Nursing had always been an impossible equation. The usual ratio of four staff to twenty-five patients didn’t divide well, especially when people were so psychologically needy – not to mention their physical needs, and the needs of their carers, and the paperwork, and the lack of appreciation, and so on. I decided that charity should begin at home. I would make sure that my one mother received the best possible care I could give – from me. I never returned to work and I don’t regret it. This was to become the real beginning of my healing.
I was able to help, support and care for my mother, despite my personal battle with depression. This sad stage in our lives had given me a direction I had lacked. As my mother’s mobility deteriorated and I pushed her in her wheelchair, the irony of the situation struck home. No babies in prams for me! At this point I wouldn’t have wished it any other way. My mainstay at this time was my GP. He had listened to my outpourings with sympathy and understanding. He had offered antidepressants, but I had refused, believing that my depressive reaction was natural under the circumstances. I needed time and space to work things out and to be able to do the right thing by my mother. She was divorced and alone; I was her lifeline. I couldn’t let her down, despite the fact our relationship had not always been so amiable. I was able to work through these difficulties with the help of my GP and my supportive boyfriend and friends. An awakening to a new spiritual dimension began to open up for me.
I read some books, starting with James Redfield’s The Celestine Prophecy.1 It reached me in an amazing way. No drug could have done that, my GP agreed. He also had experienced stress-related problems; ‘burn-out’. Through his self-disclosure I realised that there was no shame in being a mental health professional, suffering from my own personal madness. He referred me to a psychologist. I eventually had an appointment allocated. The psychologist referred me on to a nurse attached to an assisted conception unit, who was a cognitive behavioural therapist. I agreed with the psychologist that my resolution lay in coming to terms with my conception problems. Unfortunately, this cognitive behavioural therapy approach did not work for me. I wasn’t prepared to see my sadness in any way other than how it was affecting me at that time – devastatingly. I was entitled to that!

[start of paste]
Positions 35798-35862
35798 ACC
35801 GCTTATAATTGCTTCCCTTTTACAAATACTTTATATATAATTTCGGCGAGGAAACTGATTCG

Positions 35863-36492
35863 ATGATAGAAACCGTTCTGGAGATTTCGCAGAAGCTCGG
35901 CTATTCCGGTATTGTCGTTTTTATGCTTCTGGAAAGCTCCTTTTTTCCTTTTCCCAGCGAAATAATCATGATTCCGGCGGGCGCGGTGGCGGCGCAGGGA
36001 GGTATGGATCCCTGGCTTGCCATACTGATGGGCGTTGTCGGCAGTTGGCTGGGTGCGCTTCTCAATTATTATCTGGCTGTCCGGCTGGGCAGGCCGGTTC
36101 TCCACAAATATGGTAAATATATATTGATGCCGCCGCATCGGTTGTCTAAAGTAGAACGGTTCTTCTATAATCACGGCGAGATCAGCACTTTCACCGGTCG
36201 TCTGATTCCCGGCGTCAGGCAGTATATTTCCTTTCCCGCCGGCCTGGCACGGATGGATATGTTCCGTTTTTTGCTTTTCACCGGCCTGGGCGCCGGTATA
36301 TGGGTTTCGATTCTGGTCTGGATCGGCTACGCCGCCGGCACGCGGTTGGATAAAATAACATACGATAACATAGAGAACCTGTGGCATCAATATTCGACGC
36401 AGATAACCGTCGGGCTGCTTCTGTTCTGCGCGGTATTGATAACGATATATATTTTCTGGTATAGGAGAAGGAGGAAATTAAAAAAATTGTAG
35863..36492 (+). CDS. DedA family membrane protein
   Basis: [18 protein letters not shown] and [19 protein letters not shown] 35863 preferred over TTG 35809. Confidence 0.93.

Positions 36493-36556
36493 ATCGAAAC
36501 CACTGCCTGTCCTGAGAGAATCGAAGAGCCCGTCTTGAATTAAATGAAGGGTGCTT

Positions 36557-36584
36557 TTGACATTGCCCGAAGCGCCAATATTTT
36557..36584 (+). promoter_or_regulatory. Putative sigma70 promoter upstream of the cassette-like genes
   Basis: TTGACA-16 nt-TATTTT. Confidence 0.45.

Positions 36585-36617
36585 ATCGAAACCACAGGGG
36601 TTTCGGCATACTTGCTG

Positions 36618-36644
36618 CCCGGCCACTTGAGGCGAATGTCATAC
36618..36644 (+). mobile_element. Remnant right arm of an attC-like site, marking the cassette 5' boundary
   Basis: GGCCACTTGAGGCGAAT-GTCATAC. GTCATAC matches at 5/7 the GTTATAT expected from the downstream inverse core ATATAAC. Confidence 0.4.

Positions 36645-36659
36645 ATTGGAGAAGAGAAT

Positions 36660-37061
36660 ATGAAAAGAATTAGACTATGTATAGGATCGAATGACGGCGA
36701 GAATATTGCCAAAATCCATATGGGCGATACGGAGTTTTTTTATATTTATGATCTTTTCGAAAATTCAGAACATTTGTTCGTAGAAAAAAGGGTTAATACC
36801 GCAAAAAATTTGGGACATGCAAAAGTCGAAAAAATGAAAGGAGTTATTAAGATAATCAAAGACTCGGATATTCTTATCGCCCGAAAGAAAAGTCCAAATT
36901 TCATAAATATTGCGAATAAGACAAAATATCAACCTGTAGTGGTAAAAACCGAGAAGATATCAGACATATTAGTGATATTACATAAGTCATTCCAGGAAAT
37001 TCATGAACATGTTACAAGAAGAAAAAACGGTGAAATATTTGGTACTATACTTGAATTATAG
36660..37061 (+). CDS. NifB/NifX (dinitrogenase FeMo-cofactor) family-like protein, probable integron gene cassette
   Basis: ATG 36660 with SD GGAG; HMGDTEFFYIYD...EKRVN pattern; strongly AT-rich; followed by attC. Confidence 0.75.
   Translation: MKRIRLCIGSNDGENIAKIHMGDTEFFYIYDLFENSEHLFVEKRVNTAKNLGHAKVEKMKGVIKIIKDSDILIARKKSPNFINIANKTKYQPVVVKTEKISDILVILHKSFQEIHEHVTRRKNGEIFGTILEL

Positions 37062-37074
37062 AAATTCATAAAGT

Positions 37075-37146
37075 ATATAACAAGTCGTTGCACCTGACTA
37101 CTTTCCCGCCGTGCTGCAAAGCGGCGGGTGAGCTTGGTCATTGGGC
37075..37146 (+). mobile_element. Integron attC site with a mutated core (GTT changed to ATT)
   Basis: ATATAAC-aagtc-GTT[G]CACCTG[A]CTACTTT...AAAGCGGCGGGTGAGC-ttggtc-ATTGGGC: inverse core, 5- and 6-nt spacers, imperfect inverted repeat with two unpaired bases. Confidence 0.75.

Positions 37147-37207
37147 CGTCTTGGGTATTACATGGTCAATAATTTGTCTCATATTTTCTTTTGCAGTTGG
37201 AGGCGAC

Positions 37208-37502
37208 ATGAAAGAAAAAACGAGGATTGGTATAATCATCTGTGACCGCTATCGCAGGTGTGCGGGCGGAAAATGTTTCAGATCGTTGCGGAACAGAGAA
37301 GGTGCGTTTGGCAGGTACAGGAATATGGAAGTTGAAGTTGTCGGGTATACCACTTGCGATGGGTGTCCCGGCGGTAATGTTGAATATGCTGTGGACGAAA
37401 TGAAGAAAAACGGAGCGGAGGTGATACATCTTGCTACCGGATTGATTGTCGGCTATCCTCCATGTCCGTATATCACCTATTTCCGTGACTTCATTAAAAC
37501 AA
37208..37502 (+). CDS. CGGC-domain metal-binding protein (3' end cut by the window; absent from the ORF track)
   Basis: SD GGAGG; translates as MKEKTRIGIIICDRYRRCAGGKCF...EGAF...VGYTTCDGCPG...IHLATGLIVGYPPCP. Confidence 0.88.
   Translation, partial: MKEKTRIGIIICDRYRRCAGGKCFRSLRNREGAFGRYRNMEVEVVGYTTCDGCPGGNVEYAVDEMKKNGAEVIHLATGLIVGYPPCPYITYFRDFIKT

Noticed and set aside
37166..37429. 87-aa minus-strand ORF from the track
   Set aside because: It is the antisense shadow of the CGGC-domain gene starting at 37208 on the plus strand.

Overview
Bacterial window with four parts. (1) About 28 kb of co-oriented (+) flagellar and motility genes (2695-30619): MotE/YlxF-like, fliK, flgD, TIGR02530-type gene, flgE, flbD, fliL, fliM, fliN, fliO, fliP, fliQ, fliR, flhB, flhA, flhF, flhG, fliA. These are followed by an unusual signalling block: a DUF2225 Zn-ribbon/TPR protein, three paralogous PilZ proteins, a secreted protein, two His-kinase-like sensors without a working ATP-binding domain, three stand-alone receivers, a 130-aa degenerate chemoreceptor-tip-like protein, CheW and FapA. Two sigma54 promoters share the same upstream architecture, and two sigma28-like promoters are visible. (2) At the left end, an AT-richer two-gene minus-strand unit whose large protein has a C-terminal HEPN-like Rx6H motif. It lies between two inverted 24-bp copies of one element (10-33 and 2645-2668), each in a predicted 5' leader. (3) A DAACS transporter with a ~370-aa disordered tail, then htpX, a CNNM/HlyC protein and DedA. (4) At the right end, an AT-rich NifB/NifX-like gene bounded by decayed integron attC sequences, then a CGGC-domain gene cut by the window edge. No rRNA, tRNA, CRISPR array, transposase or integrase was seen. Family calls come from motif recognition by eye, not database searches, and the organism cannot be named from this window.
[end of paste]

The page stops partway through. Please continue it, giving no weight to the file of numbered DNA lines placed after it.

I moved to stay with my mother, and so I had to register with a new GP. He didn’t think I was depressed. I was too coherent, too able to make sense of my own problems, too active and with no real physical difficulties – I was eating and sleeping fine. Both gave me a great deal of comfort. Why shouldn’t I eat and sleep? He insisted I was fit for work. I consulted another GP and explained that I was going through the motions for my mother’s sake. She seemed to understand. She listened to me as I was able to intellectualise the suicidal feelings that were never very far away. I was a mental health nurse, after all! Thank God I at least could understand myself, even if nobody else did.
Yes, I was able to care for my mum: help to set up a community care package for her, make her laugh, take her shopping, out for lunch. Why not? She needed me; I wouldn’t let her down. I was able to recognise that a seemingly negative situation was somehow going to lead to the best resolution for us both. Everything happens for a reason. I was on a new spiritual path of self-discovery. This path has continued to this day, even as I write these words. My mother died a year-and-a-half after her diagnosis. I know she felt loved and cherished. I did my best job to date in that.
- James Redfield (1993) The Celestine Prophecy: An Adventure, Warner Books.